The Role of Faith in Withstanding Trauma (Cont.)
Concerning Auschwitz inmates who were sustained by a faith either religious or political, Jean Améry, who survived Auschwitz with no such faith, observes that the believer “is both more estranged from reality and closer to it than his unbelieving comrade” (At the Mind’s Limits, p. 14). By Améry’s analysis the two, estrangement from reality and yet a certain sort of closeness to it, go together.
What removes the believer “further from reality” than the unbeliever is what Améry calls the former’s “Finalistic attitude,” an attitude whereby the believer “ignores the given contents of material phenomena and fixes his sight on a nearer or more distant future,” whether that future is believed to lie at the end of time itself, in some religious eternity, or to lie at the end of a long historical process, in some political utopia.
However, it is precisely such reality-estranging conviction that also allows the believer in a certain important sense to be “closer to reality” than the unbeliever. For the very reason that the believer’s faith distances him from his horrifying reality, “he does not allow himself to be overwhelmed by the conditions around him.” In his very distance from reality, he is given the freedom to act in ways that more “strongly influence” his very surroundings than can the non-believer who is crushed by them: “For the unbelieving person reality, under adverse circumstances, is a force to which he submits. For the believer reality is clay that he molds, a problem that he solves.”
However, despite how much he and other “nonbelieving intellectuals were impressed by this bearing” among their believing comrades at Auschwitz, Améry writes (p. 15) that he is “aware of only extremely few instances of conversion” among such non-believers. “Only in exceptional cases,” he adds, “did the magnificent example of his comrades make a Christian or a Marxist engagé of the skeptic intellectual. Mostly he turned away and said to himself: an admirable and redeeming illusion, but an illusion nonetheless.”
Two different factors are in play in such turning away from the sort of “Finalistic” faith at issue in Améry’s remarks, despite how much survival value might lie in having such faith. The first is that such faith is not something one can just choose to have, as one might choose a product off the shelves. Actually to have such faith one must receive it, one way or another. It comes as a gift—if not from some supernatural power, then at least from one’s upbringing within such a Finalistic religious or political tradition as orthodox Christianity or orthodox Marxism.
The second factor barring the non-believer’s way into belief is even more crucial. It lies in the very thing that gives such faith its survival value in the first place, namely, in the very denial or distancing from reality that defines the “Finalistic” faith at issue, the faith the cause in which one believes will inevitably triumph in the end (whether that end be eschatological or historical), despite all the evidence to the contrary.
In such works as The Road Less Travelled, his longtime bestselling book from the late nineteen-seventies, popular psychiatrist M. Scott Peck defined mental health itself as the insistence on facing reality as it is, whatever the cost to one’s emotions and one’s sense of security. Whoever has a sound mind, by that criterion, must reject whatever denies reality, including any such faith as that from which Améry and others like him turned away. For them, such faith has to be rejected as just another childish security blanket, no matter how beautifully woven. No matter how “admirable and redeeming” the illusion of such security might be, it nevertheless remains, as Améry says, just that—an illusion.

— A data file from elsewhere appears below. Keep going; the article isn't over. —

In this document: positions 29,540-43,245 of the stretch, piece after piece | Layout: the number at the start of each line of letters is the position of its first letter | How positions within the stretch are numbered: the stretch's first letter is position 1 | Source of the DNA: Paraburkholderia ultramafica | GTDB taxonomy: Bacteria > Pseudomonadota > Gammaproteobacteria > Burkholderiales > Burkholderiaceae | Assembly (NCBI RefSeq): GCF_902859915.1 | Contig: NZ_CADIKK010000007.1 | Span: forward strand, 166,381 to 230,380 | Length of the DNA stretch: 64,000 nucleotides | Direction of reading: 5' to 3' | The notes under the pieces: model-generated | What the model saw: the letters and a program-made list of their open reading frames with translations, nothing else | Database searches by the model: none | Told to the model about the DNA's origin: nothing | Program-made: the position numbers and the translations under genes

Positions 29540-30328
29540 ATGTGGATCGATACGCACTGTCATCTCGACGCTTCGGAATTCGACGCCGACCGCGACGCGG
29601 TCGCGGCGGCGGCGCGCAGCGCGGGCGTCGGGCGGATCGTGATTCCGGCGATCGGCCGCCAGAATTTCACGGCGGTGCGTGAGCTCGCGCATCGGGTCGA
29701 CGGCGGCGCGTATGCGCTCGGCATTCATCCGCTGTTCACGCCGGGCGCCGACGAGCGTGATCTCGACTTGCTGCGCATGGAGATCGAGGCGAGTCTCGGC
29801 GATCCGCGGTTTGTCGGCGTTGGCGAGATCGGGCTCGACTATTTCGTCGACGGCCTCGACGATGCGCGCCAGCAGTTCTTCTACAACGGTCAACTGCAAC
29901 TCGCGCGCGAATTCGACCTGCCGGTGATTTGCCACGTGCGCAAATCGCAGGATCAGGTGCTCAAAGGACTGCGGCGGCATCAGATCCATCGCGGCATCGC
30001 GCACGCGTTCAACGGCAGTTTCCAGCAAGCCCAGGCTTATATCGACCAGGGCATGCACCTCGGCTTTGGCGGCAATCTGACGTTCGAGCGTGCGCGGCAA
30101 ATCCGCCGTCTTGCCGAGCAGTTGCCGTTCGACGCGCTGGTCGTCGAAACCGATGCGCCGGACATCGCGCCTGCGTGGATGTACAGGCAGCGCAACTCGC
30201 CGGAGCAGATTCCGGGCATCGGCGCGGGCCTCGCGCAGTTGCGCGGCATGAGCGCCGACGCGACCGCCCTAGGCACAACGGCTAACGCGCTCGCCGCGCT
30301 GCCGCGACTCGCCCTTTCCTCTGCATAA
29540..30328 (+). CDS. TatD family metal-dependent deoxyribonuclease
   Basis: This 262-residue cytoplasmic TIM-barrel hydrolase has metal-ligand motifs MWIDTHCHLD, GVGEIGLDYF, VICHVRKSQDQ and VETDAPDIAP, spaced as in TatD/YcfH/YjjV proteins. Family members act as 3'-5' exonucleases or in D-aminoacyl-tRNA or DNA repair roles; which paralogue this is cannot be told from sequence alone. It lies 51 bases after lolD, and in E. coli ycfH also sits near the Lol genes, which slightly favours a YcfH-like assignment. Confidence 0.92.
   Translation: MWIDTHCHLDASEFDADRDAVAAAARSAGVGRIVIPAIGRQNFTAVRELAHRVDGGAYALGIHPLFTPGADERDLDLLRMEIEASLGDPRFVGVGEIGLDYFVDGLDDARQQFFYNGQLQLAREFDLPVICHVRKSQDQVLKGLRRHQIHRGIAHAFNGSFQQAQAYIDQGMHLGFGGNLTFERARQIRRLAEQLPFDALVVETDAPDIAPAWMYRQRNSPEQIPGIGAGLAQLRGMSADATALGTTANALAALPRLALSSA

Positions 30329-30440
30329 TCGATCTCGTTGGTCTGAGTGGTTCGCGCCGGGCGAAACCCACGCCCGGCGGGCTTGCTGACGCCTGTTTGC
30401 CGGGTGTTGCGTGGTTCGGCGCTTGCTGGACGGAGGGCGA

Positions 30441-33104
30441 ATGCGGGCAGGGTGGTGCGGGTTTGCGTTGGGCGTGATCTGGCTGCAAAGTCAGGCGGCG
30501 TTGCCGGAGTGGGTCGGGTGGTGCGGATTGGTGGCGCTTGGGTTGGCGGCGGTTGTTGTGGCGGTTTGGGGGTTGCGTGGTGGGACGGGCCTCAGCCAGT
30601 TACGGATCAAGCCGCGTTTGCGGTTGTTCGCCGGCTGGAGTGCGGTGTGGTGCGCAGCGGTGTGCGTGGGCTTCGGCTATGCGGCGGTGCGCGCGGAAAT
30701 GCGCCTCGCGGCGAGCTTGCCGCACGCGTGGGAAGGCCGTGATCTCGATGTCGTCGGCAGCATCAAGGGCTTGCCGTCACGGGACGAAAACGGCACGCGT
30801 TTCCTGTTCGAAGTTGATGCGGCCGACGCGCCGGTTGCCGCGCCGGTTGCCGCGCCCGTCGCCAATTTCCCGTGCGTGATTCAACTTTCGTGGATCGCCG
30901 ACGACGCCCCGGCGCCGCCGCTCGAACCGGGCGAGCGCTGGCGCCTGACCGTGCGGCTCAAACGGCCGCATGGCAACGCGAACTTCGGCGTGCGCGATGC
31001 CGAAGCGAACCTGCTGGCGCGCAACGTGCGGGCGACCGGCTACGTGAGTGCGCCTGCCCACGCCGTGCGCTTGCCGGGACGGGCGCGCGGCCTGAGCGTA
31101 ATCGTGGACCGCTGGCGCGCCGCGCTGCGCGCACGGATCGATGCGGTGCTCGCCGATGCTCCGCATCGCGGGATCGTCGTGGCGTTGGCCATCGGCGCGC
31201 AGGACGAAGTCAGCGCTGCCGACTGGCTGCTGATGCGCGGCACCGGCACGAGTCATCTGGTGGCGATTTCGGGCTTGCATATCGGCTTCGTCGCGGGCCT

Hence, not only did he or other non-believers “turn away” from such faith, but also sometimes even “rebelled ferociously against his believing comrades’ exclusive claim to the truth.” Especially in its religious variant, such faith even became offensive to the non-believer: “To speak of God’s boundless mercy appeared outrageous to him, given the presence of a so-called senior camp inmate, a powerfully built German professional criminal who was known to have literally trampled a number of prisoners to death.” At any rate, even aside from such outrage: “One could respect one’s believing comrades and still more than once mutter to oneself with a shake of the head: madness, what madness!”
Actually, such mad faith resembles—if it is not actually just one form of—the numbing that Freud long ago defined as one side of what constitutes the primary effect of traumatic shock, which is to say a shock that exceeds the organism’s capacity to process it. Faced by such traumatic shock, the organism itself “goes into shock,” as our expression has it, damping down its sensitivity. Otherwise, the organism simply would not be able to survive the impact. However, Freud also taught that the other side of the same trauma-effect, the one side of which is such numbing against a shock, is the compulsive need to keep on repeating the shocking experience in one form or another, until eventually the shock wears off, and one finally has to face the reality against which one has numbed oneself until then.
Insofar as faith takes the form of the denial or weakening of the impact of reality, then it too is subject to the same process. That in the face of which faith numbs the believer keeps on repeating itself in one form or another. What such faith denies will not go away. It keeps on coming back, ever more insistently demanding to be addressed. The reality such faith represses keeps on returning, until faith is finally brought to face that reality, however horrible. Then even faith itself is put in crisis and traumatized—a topic I will take up in my next post.